Wednesday 13 August 2014

Deep Rising

Rise Guys

Deep Rising
1998 USA
Directed by Stephen Sommers
Entertainment In Video 
DVD Region 2

This film had pretty much been off my radar up until a month or two ago. I'm almost afraid to admit, once again, that my route into this one was through the music but... what happened was that Intrada released a limited number of an expanded edition of the score and it was a Jerry Goldsmith score I didn't already have. Now I've always loved the music of Jerry Goldsmith (even as a kid when I hummed his stuff before I knew who wrote it) and I was lucky enough to see him in concert maybe six or seven times in his lifetime. I don't buy all his scores but I have a good deal of them and so, once I'd listened to the sound samples, I decided I'd have to get that one soonest as it's a fine score from his late period.

This, of course, meant I wanted to find out about the movie and, when I saw two specific things about this film, I ordered a cheap DVD copy off amazon for a couple of quid. So, the two things which had, more or less, decided me on an instant purchase, asides from Jerry's marvellous action score? They were the words "sea monsters" and "Stephen Sommers".

Now, before this, I'd only seen four Stephen Sommers Movies in my life but three of those I hold in very high regard and the fourth one, GI Joe: The Rise Of Cobra, was at least enjoyable enough, if somewhat silly. I really loved this director, though, for the three movies I'd seen him do which, in all respects, were basically fun, retro B-movies but made with fairly large budgets - The Mummy, The Mummy Returns and the much maligned but equally groovy Van Helsing.

So, as I started watching, I was pleased to notice that this starts off in B-movie territory right from the outset, with a bunch of heroes for hire, providing a boat and cargo shipping and headed up by Treat Williams. They have been retained by a crew of villainous hijackers (including Jason Flemyng and loads of modern character actors) and their target is a cruise ship captained by another villain who is working in cahoots with the hijackers. A villain who has just caught a cat burglar type lady, played by the always lovely Famke Janssen, trying to rip off his own haul.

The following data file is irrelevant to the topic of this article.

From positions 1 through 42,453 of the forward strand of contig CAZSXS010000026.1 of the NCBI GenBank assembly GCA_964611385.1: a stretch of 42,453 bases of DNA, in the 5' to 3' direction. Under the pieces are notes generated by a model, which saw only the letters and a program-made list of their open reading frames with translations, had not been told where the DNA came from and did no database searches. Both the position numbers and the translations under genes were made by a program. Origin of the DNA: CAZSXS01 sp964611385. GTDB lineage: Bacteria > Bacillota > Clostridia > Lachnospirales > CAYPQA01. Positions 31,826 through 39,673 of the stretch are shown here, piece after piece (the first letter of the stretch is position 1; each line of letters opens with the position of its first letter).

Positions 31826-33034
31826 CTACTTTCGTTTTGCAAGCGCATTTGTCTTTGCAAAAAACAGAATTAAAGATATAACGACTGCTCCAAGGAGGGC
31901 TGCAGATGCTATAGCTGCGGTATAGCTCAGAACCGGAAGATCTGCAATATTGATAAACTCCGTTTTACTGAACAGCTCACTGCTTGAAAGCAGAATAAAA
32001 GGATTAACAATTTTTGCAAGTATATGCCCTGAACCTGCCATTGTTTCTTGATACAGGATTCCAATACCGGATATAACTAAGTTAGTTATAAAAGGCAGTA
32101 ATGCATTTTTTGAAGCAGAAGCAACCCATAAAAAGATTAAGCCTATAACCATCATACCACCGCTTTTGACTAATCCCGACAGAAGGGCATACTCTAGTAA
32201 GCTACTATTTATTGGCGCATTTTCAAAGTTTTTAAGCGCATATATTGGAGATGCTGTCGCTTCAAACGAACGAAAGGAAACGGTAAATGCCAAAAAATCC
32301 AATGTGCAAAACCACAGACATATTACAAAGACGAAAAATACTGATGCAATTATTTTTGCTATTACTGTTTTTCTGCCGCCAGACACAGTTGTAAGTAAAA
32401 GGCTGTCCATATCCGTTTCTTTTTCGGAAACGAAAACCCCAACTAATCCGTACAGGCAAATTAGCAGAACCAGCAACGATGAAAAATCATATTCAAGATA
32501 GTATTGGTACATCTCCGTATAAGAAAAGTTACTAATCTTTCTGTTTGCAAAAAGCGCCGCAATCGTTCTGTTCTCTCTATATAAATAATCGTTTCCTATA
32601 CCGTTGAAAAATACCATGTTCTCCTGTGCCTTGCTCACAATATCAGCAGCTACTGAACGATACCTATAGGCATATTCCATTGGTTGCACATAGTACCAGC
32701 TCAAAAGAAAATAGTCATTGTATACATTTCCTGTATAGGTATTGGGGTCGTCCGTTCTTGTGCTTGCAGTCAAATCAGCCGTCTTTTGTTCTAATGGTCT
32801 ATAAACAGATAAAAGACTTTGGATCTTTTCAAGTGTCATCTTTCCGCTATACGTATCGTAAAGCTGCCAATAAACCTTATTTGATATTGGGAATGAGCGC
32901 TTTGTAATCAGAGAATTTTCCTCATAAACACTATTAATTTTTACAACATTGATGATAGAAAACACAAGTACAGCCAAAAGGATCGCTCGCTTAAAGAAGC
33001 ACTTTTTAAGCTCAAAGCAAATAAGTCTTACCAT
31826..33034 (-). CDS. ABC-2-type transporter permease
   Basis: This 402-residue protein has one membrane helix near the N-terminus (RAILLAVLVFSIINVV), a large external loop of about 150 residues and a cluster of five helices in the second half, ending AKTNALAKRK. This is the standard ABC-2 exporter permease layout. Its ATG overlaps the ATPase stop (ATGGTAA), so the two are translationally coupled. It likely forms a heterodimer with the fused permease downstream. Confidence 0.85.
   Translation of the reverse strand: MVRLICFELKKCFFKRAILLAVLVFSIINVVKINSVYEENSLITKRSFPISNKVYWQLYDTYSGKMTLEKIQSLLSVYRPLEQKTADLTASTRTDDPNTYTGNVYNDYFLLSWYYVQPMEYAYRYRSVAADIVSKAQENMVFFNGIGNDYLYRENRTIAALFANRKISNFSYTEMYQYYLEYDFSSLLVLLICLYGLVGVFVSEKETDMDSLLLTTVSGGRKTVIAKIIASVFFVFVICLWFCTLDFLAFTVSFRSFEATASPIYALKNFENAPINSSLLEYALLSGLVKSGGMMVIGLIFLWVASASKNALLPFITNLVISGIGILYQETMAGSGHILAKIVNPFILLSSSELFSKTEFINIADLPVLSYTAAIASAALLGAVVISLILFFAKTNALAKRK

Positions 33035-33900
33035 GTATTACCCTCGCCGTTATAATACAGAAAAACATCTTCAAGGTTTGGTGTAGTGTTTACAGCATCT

This already sounds like a collision course for a boys own adventure, of course, but remember that other word I said made me want to take a look at this movie? The two ships/boats (whatever) are both completely crippled by... oh yeah... sea monsters.

Great, many tentacled sea monsters resembling, somewhat, a cthuhuian elder race best spoken of in hushed tones in an old H. P. Lovecraft story. And so the film goes all The Poseidon Adventure for a little while and then you're left with two or three quarreling factions constantly at each others throats while everybody is trying to find their best chance of escape while avoiding being swallowed and slowly digested by the "tentacle of the week", so to speak.

And the best thing about this movie... apart from pretty much everything I've mentioned up until now?

Benny is in it.